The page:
the coming demise of Suitsat

From: Ed Cannon (
Date: Mon Aug 14 2006 - 03:37:34 EDT

  • Next message: Alberto Rango: "4541 SATOBS 12 - 13 AUG 2006"

    In my predictions for earlier tonight I noticed that Suitsat
    (05-034C, 28933) was there with a predicted orbital height of
    167 miles (267 km).  Mike pointed out that due to its short 
    periods of visibility and coming decay, this could be our last 
    chance to see it (maybe one more less favorable one on Monday 
    evening).  So, that's something to keep in mind.  By the way, 
    it went over in a big hurry but to me still seemed not too 
    bright, maybe +4.5 at the brightest.
    I also noticed a poor pass of Cosmos 2106 Rk (90-104B, 20967) 
    with an orbital height of only 183 miles (293 km).  So it's 
    another one that will be making low and fast passes in the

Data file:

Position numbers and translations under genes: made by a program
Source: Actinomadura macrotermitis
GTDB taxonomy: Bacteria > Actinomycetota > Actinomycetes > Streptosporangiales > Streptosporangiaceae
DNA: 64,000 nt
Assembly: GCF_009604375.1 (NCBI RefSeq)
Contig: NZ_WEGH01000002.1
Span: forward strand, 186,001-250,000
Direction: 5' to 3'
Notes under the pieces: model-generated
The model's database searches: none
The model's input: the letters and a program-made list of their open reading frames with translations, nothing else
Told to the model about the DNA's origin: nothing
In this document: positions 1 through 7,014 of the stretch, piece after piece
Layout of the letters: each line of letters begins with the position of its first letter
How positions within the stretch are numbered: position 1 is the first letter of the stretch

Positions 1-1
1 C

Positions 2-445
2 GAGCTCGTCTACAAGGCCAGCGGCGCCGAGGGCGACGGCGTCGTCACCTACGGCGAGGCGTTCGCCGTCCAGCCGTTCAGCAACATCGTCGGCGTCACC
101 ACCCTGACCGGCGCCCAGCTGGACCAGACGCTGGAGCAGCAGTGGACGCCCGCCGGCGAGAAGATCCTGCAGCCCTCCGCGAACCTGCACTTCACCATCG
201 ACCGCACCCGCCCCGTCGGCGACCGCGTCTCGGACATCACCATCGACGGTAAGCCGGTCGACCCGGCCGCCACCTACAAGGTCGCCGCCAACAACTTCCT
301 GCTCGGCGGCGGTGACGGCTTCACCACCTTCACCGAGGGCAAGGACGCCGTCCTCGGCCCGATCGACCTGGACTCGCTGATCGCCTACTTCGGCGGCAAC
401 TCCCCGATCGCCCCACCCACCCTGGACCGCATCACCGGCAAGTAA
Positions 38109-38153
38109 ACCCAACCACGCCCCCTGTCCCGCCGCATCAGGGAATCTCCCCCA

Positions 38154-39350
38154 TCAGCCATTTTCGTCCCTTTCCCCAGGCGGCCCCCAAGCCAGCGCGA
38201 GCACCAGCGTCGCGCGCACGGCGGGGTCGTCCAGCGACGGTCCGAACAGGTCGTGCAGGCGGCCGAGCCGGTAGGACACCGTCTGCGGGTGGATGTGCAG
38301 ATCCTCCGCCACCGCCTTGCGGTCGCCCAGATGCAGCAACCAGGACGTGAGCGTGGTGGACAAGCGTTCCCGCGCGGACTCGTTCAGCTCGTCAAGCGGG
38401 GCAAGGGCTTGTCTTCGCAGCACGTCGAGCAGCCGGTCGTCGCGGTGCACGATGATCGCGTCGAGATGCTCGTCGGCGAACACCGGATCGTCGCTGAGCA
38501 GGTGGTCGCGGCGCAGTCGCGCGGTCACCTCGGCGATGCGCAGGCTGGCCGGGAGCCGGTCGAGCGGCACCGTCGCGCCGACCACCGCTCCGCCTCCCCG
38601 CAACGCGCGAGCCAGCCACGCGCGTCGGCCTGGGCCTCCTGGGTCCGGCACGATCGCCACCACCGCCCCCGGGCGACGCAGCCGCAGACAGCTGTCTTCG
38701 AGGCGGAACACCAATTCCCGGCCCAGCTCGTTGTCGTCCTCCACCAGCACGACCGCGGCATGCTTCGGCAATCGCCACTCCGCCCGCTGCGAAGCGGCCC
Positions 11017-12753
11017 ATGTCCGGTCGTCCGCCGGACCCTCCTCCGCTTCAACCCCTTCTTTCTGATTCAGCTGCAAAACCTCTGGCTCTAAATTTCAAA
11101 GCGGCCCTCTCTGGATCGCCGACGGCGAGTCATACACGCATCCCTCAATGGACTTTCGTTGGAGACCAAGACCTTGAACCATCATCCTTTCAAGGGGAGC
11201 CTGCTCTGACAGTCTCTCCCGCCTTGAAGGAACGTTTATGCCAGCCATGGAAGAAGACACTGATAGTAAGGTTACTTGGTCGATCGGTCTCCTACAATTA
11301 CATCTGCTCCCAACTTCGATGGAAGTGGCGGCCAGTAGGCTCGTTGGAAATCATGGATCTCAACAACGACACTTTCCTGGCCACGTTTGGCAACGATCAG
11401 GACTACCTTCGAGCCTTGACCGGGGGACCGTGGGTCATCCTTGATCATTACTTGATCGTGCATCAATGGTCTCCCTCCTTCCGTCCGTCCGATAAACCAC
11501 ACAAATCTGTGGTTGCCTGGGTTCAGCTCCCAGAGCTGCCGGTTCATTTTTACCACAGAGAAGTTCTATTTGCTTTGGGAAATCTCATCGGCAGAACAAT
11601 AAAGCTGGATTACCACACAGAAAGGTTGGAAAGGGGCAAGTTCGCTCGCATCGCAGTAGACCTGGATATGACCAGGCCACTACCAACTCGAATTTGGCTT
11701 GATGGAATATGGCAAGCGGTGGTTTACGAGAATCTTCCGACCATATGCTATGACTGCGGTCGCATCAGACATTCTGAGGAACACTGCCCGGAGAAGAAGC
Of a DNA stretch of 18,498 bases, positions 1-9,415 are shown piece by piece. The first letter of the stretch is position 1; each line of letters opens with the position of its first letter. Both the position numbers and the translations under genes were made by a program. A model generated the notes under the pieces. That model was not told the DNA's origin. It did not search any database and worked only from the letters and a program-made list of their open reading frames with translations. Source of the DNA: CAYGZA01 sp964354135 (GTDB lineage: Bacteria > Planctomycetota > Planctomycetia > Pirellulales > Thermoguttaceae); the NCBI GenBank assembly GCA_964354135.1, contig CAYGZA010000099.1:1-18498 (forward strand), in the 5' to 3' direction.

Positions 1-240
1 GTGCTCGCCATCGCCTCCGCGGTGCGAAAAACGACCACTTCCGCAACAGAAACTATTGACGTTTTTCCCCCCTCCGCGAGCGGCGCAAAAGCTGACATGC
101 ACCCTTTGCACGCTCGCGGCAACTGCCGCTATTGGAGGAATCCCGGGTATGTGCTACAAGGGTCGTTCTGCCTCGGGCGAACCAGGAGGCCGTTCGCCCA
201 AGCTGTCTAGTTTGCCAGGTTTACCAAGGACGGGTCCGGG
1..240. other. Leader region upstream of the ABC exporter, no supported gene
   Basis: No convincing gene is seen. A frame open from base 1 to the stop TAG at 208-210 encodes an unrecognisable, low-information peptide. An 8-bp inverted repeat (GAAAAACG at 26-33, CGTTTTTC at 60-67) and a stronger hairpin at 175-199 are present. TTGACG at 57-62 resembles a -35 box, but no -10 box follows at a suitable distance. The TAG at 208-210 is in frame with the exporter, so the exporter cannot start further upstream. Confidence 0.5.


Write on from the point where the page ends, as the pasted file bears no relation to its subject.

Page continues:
next few weeks as its orbit decays.
    NOSS 2-3 object tumbling?  I tried to check reports to see if
    anyone had reported this.  On recent passes it has appeared 
    that NOSS 2-3(D) (96-029D, 23862) seems to be tumbling, 
    although quite slowly.  While the two followers maintain a
    pretty constant magnitude throughout the pass, this one, the
    leader, varies by two or three magnitudes over a couple of 
    minutes, or maybe three.  It doesn't seem that changing phase
    angle would explain it, since the other two don't exhibit the
    same magnitude variation.
    Rapidly tumbling Gorizont.  The other night Gorizont 15 (19017,
    88-028A) was observed tumbling with a flash period of about 
    12.9 seconds (or maybe 25.8).  I believe this is the second 
    fastest flash period for a near-geosynch, after Superbird A
    (89-041A, 20040).  Gorizont 15 was not bright.  It required my 
    12x60 binoculars, at least.
    Speaking of Superbird A, earlier tonight I saw it through 
    cirrus clouds for almost five minutes (03:52-03:57 UTC -- when 
    it was around RA 16:14-19, Dec. -10.6, epoch 2000).
    Ed Cannon - Austin, Texas, USA
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